TORONTO (miningweekly.com) – Trouble in North Africa and the Middle East, environmental issues in the US and shrinking exports from China mean there could be a “chronic” shortage of phosphates, used as a crop fertiliser, Profercy Phosphates & NPKs editor Tom Jago said on Wednesday.
And this is while the world is still facing a food crisis.
Phosphates, like potash, are added to soil to boost crop yields, and are most commonly traded in the form of diammonium phosphate (DAP).
“The phosphate market has suffered some quite serious supply shocks,” Jago said in a presentation in Toronto.
First, China has imposed a supertax for most of the year on DAP exports, leaving only a small window when producers have to compete for space at busy ports to sell their products to overseas customers.
This year, the tax window runs from June to September, and China will struggle to reach the four-million ton level it managed last year, Jago said.
“Chinese exports will be progressively declining,” he told Mining Weekly Online.
Given that the global market is 15-million tons a year, removing Chinese exports could have a big impact.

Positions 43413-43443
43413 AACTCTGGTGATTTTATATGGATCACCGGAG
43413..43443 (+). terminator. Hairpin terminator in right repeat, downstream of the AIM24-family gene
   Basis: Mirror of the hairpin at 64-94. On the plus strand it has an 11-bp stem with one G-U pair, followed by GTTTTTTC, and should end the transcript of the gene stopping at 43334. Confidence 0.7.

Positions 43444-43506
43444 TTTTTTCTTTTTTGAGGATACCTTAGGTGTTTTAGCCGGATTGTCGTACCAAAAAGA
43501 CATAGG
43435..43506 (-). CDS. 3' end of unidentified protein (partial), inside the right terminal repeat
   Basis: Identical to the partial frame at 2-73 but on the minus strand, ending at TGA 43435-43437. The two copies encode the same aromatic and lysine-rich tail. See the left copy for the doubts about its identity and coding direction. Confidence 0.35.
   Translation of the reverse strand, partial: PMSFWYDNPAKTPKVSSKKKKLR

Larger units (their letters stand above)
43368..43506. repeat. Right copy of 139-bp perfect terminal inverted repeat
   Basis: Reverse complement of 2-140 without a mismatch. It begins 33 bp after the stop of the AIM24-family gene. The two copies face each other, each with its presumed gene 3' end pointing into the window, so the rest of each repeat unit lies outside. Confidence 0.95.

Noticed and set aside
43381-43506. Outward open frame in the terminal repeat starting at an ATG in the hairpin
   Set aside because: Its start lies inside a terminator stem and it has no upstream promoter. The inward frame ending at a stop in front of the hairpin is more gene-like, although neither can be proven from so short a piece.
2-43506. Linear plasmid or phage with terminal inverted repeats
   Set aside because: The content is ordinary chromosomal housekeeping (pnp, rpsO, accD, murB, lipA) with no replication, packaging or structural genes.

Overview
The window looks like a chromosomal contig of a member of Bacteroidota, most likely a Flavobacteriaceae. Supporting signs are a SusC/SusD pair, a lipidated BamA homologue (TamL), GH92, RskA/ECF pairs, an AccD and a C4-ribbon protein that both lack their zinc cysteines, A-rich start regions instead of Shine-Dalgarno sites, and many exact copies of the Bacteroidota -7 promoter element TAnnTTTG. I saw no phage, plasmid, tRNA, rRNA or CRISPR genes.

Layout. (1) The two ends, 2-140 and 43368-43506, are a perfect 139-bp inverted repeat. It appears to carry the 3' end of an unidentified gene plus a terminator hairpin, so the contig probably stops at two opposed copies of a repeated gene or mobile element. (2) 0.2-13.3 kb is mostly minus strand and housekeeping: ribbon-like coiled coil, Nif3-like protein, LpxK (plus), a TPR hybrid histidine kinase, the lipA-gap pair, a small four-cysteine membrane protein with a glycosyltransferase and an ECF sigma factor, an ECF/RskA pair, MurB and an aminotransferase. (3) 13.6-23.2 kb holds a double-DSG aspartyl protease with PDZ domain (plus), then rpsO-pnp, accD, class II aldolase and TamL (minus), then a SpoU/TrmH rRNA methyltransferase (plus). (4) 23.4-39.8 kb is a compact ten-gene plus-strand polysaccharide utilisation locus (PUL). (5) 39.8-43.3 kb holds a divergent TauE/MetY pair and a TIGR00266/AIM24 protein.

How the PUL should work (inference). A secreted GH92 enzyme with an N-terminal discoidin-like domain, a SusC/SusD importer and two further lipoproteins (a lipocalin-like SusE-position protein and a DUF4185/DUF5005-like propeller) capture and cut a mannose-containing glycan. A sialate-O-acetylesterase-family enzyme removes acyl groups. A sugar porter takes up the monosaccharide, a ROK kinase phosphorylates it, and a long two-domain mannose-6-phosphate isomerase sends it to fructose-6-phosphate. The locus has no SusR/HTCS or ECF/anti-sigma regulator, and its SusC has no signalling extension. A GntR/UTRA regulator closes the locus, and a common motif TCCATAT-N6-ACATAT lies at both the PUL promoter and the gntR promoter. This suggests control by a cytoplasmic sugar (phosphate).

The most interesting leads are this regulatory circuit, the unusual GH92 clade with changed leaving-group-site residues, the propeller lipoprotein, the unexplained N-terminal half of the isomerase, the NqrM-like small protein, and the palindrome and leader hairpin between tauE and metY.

The second factor that Jago discussed was the recent upheaval in North Africa and the Middle East, which he said accounts for 80% of global phosphate resources.
Tunisia, a major supplier, closed production for three months as a result of the turmoil sweeping across the region.
A major US phosphates producer, Mosaic, has also been bumping heads with environmentalists in Florida in the US, and this is also causing supply problems, Jago noted.
There is new supply set to arrive later this year from a project in China and a major project in Saudi Arabia, but he said this would not change the situation much.
“The net gain is going to be swallowed up in pretty ferocious demand,” said Jago.
Where does this leave prices?
Jago predicted the price of DAP would climb nearly 5% from current levels to around $625/t this quarter.
Supply from the Saudi Arabian project could cause prices to fall back to $580/t at the start of 2012, but he sees them holding at around $600/t after that.
Jago’s presentation was hosted by phosphate junior Stonegate Agricom, which owns projects in Peru and the US.